Alternatively, skipjack tuna could be caught by the pole-and-line method in areas where there are sustainable baitfish resources available. This method is well-suited for the use of coastal communities in tuna-rich coastal states and would also allow these people to participate in the fishery who cannot afford to operate expensive purse seine vessels. The boats can also set their nets on free-swimming schools of skipjack tuna that do not associate with dolphins. These schools contain less of other species and juveniles of bigeye and yellowfin and is, therefore, a much more advisable way of catching tuna than using the deadly FAD fish magnets.
The end of the line
Seafood has always been an integral part of the human diet and people have come to regard the oceans as an inexhaustible source of food. However, the world’s oceans are now in crisis. We are now seeing a steep drop-off of valuable fish stocks and many endangered marine species. Over the past fifty years, rapid technological advances such as stronger and faster boats, on-board refrigeration, sonar and satellites to track fish have led a huge expansion of fishing. Poor fisheries management, illegal fishing and destructive fishing methods such as bottom-trawling, cyanide, dynamite and FAD fishing has harmed untargeted species. It has also produced massive unintended catches of juvenile fish and other precious marine species that are often thrown overboard dead as freezer space is reserved for high-value species. This collateral damage is known as “by-catch”.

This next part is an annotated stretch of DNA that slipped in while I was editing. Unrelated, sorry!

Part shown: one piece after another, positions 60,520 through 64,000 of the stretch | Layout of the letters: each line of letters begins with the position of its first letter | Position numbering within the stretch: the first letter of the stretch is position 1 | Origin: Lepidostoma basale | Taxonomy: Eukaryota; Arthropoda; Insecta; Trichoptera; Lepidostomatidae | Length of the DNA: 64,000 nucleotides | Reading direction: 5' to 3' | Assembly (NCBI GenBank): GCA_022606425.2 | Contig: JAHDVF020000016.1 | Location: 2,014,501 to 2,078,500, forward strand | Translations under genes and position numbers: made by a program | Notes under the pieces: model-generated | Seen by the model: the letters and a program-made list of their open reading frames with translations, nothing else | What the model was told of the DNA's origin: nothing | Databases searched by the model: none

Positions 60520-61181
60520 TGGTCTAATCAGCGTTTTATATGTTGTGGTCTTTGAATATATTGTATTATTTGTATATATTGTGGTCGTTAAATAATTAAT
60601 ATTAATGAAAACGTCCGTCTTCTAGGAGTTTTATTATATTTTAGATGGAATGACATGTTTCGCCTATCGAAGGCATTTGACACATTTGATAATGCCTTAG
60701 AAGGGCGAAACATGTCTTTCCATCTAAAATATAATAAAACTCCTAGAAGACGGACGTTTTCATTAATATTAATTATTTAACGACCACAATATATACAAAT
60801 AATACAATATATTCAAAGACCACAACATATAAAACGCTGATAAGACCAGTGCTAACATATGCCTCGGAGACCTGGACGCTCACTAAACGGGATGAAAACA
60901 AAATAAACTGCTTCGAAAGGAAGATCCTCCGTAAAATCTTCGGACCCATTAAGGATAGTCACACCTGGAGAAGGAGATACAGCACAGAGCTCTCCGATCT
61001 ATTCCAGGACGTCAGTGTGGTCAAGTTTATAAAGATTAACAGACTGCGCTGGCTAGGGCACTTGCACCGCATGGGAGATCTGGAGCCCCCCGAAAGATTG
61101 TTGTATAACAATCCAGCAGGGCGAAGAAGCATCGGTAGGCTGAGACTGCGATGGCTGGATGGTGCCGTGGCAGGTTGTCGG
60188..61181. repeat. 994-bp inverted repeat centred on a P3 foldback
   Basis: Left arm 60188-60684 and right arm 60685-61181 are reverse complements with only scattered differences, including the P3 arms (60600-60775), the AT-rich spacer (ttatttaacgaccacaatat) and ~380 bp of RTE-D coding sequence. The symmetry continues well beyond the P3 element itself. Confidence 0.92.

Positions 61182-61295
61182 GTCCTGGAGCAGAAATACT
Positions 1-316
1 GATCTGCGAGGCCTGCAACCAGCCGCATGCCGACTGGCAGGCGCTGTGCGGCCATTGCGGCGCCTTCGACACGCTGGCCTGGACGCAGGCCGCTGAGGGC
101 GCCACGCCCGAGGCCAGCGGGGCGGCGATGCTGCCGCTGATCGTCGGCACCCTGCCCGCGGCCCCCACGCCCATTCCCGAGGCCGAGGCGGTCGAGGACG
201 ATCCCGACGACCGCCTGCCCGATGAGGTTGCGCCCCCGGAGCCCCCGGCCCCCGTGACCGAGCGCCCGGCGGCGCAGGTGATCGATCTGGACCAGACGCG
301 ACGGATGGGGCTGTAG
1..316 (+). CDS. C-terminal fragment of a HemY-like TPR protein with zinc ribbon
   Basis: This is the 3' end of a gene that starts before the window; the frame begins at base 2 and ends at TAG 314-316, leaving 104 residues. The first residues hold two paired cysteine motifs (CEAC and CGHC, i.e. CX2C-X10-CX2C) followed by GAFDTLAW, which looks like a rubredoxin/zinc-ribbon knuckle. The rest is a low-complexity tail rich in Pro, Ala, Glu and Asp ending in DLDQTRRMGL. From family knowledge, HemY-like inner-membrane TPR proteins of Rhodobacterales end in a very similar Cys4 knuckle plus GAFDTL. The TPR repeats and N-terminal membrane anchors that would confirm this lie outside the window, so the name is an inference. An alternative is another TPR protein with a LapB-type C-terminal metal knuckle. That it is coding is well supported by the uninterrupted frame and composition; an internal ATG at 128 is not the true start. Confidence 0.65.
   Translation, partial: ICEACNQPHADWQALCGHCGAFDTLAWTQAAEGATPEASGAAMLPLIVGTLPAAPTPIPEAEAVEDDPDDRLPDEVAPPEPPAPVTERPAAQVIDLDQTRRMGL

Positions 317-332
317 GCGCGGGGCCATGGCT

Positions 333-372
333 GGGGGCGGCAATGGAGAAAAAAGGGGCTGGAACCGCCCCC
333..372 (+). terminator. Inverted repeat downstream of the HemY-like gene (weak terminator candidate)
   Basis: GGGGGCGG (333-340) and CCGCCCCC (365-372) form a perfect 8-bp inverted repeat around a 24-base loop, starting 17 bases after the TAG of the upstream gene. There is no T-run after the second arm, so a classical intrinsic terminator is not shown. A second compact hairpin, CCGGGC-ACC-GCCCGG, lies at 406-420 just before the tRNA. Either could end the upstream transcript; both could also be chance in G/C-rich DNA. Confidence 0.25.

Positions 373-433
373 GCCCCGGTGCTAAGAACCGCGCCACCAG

According to WWF, the current world fishing fleet is 2.5 times bigger than that which natural fish stock can support. This situation is not only unsustainable for the fish; it’s also uneconomical as these fleets compete for the limited supply of fish left in the oceans. That makes fisheries one of the worst-performing industries with an estimated US$50 billion wasted annually – not to mention the potential for many fish species to eventually disappear entirely from our tables.
Endless appetite for seafood
It is the insatiable and indiscriminate market demand that is ultimately killing our oceans. Seafood is increasingly seen as a healthy choice and the popularity of Japanese-style fine dining is only serving to whet our appetites for seafood. It is of utmost importance that consumers, seafood restaurants, supermarkets and fish wholesalers urgently take our share of responsibility to ensure fish for the future. By eliminating the most-threatened species such as bluefin and bigeye tuna, tuna caught with the use of FADs, sharks and prawns from the menus and replacing them with legally, sustainably and equitably caught products such as pole and line-caught skipjack tuna, markets can take the reins in furthering ocean conservation. As consumers, we can do our part by asking about the sustainability of the seafood we consume and demanding products that have been caught with respect to the oceans. This is paramount in bringing about desperately needed change in our oceans.
Taken from Scuba Diver Issue 3/2011, text and images by Paul Hilton